All dissatisfaction that arises from life today springs from our efforts to “strike through that mask.”  What is the mask, the wall, the barrier, standing between us and what we seek?  I shudder every semester when my philosophy class reads and discusses Plato’s “Allegory of the Cave.”  The one prisoner breaks his chains, and rises to the world of truth.  The class discussion can turn lively when students begin to discuss the chains that bind us, the masks that fool us.  The human predicament is the quest for something more, only to find out that that “something more” was a mask, and not what we really thought we were seeking.  There is so much to ponder here.  What is the nature of the mask through which we are challenged to strike?

Tonight I am posting a watercolor that I began a month or two ago and revived this afternoon.  Large works do tend to intimidate me, but it doesn’t take long to feel that I have gotten up to my elbows comfortably, wading around inside this composition.  All of my work this afternoon has been on the sign, and it’s not going fast, but I’m enjoying the process so far.  As I work, I listen gladly to PBS documentaries of various poets (the Voices and Visions series), and feel such a connection with Wallace Stevens, working in an insurance firm, but working on poems in his mind his entire life, while most of his surrounding colleagues remained unaware of the reality that was driving him.  He was constantly striking through the mask.

Thanks for reading.

I paint in order to remember.

I journal when I feel alone.

I blog to remind myself that I am not alone.

Stirring of the Muses on a Friday Night

July 18, 2014
Historic Flatiron Building in Fort Worth, Texas

Historic Flatiron Building in Fort Worth, Texas

I have been as sincere a worshipper of Aurora as the Greeks.

Henry David Thoreau, Walden

Aaron Copland plays “Appalachian Spring” as I sit up late on a Friday night, with a desire to think, to write, to be.  The day started beautifully at 6:00 a.m., with no school to go and teach.  I love the three-day weekends of summer school.  I sat in my living room and watched through the open blinds the dawn breaking across my backyard while I re-read chapter two of Thoreau’s Walden,“Where I Lived, and What I Lived For.”  I love his salute to Aurora and the beautiful meditations about the dawn being the heroic age–that all intelligences awake with the dawn.  The chapter marked a delicious start to the day.  Following Thoreau, I then turned to Proust and to Melville, reading for well over an hour before rising to enter the kitchen and make breakfast.  Following breakfast I worked a long time in the watercolor studio, mostly finishing up abandoned work that had piled up the past couple of months.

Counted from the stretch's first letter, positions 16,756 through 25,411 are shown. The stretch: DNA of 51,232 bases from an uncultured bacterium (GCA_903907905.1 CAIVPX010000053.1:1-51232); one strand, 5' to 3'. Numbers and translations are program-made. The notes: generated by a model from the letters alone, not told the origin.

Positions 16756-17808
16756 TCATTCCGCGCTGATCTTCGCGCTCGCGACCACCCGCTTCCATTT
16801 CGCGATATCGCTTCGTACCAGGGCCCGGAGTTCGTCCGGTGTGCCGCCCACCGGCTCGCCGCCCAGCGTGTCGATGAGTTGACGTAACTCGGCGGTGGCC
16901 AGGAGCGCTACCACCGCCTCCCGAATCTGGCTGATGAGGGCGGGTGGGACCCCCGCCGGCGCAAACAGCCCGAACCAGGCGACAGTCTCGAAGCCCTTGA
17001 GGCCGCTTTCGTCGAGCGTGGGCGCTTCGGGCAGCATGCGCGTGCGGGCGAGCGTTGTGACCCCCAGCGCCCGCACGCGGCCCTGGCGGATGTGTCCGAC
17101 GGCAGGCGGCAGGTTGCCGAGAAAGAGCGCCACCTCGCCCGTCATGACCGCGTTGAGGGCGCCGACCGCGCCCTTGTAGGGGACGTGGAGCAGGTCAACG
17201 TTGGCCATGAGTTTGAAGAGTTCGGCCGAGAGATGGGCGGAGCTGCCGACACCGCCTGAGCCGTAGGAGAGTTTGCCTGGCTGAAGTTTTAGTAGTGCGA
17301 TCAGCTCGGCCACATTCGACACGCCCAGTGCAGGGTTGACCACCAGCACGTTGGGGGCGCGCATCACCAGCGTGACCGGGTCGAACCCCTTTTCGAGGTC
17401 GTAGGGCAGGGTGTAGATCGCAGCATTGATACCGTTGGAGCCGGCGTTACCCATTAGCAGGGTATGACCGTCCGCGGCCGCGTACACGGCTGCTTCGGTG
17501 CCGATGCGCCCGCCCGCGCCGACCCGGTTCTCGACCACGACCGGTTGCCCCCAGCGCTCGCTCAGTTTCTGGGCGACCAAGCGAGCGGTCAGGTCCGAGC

To begin this delicious night in my darkened studio, Marcel Proust delivered beautiful images in Swann’s Way.  The young narrator is smitten by the sight of a girl with a fair complexion and azure eyes.  The mere sight of her overpowers his eyes at the same time the hawthorns are flooding his senses.  He cannot separate the beauty of the two.  How many of us still recall those first instances of romantic love and how we lost all bearings?  What a marvelous gift it would be to set such a profound experience down in prose as Proust managed to do.

In Moby Dick, after 120 pages, Captain Ahab finally emerged into view, and what a powerful force his presence exerted on his surrounding environment.  Like the solid bronze of Cellini’s Perseus, he towers above his ship and crew, the mere sight of him with no accompanying speech evoking a sense of genuine awe from the narrator.  His aggressive gesture toward second mate Stubb rattled the otherwise stalwart officer, leaving the bemused fellow wondering what it was exactly that evoked such a fear from him.